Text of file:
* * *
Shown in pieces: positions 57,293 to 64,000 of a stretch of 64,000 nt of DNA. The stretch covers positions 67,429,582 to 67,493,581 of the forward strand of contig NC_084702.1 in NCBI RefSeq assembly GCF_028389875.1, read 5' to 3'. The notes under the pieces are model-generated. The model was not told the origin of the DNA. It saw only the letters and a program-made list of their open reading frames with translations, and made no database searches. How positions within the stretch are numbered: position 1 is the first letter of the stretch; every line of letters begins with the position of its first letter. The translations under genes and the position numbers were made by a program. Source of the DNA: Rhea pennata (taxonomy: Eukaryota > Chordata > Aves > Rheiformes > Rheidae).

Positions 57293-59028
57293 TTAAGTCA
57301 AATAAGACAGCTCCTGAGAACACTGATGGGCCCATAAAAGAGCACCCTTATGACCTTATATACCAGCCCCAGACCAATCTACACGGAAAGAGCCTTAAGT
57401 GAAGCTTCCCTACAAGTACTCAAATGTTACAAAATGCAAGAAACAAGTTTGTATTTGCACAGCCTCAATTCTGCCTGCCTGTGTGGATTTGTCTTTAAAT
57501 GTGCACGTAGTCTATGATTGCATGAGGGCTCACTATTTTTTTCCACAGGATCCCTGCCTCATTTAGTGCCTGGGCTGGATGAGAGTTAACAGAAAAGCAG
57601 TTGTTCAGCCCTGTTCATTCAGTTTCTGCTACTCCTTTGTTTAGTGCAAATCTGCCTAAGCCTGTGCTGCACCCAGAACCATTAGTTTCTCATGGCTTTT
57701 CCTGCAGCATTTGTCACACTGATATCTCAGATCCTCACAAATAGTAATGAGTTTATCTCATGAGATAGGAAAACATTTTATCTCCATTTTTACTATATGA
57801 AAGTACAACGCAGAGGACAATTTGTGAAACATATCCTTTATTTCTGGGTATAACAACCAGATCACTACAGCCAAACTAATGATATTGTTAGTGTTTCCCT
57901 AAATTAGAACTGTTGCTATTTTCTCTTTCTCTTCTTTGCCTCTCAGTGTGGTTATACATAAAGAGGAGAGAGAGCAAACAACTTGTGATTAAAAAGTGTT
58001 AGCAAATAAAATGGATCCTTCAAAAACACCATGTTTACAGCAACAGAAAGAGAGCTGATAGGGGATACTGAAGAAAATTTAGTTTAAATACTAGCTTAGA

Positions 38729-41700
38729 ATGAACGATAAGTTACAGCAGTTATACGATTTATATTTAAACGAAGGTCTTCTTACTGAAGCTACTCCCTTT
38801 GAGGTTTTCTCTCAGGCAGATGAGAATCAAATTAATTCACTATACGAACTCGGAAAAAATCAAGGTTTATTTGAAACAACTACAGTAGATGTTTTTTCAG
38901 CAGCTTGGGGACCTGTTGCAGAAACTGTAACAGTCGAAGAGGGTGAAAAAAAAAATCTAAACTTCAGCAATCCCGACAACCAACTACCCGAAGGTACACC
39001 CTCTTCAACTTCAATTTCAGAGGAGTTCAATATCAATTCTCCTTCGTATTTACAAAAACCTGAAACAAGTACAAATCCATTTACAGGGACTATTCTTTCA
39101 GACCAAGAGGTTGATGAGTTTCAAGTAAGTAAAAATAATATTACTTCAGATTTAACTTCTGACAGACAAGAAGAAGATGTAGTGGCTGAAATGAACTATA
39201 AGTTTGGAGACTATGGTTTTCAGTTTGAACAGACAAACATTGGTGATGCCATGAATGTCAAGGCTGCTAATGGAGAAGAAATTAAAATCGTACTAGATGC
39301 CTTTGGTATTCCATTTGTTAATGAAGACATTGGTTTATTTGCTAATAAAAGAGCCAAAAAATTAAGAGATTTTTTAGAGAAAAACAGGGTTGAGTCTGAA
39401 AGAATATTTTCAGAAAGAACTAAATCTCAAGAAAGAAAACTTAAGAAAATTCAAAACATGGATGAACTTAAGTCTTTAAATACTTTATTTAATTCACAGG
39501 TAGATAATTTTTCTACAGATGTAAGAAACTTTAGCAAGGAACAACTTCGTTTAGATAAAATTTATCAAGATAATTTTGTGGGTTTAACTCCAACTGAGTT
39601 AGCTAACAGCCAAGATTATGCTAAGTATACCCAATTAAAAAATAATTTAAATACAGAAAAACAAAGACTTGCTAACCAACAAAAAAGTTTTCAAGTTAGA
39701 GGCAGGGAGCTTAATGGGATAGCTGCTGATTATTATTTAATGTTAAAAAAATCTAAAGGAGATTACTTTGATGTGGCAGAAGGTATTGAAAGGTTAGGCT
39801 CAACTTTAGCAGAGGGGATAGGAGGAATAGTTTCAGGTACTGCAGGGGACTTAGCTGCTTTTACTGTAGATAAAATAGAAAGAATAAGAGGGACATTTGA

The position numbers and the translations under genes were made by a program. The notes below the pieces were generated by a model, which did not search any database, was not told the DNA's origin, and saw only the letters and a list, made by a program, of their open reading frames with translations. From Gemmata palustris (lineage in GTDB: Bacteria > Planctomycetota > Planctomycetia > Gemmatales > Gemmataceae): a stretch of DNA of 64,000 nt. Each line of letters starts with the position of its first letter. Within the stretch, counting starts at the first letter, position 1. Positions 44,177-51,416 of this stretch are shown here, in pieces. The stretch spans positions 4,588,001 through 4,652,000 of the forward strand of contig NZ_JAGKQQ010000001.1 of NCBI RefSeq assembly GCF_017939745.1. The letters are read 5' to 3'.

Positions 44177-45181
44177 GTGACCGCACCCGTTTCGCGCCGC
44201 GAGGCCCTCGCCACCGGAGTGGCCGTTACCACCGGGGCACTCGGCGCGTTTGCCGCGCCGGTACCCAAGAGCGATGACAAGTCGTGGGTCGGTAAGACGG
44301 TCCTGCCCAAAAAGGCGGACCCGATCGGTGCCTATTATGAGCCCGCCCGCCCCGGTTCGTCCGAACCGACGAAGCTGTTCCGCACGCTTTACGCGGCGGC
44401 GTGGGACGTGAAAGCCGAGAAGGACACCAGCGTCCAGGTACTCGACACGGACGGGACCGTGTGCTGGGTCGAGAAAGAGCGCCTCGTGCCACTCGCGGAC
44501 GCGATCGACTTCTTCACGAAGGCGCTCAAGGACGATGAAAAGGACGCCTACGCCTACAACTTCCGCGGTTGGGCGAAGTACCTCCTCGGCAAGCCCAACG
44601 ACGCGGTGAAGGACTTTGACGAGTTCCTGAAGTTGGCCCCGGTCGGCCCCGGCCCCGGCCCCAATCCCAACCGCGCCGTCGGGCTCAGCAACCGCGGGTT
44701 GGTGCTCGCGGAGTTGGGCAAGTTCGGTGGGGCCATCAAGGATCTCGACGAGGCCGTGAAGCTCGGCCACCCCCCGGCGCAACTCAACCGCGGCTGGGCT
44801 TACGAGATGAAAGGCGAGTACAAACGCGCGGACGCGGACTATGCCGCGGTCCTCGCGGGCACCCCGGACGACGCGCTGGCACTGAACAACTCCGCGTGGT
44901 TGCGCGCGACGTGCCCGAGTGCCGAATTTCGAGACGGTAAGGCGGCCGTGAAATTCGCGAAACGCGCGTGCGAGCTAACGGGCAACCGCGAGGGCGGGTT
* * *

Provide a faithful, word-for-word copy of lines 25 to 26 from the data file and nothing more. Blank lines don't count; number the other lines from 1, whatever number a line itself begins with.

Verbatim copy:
The position numbers and the translations under genes were made by a program. The notes below the pieces were generated by a model, which did not search any database, was not told the DNA's origin, and saw only the letters and a list, made by a program, of their open reading frames with translations. From Gemmata palustris (lineage in GTDB: Bacteria > Planctomycetota > Planctomycetia > Gemmatales > Gemmataceae): a stretch of DNA of 64,000 nt. Each line of letters starts with the position of its first letter. Within the stretch, counting starts at the first letter, position 1. Positions 44,177-51,416 of this stretch are shown here, in pieces. The stretch spans positions 4,588,001 through 4,652,000 of the forward strand of contig NZ_JAGKQQ010000001.1 of NCBI RefSeq assembly GCF_017939745.1. The letters are read 5' to 3'.

Positions 44177-45181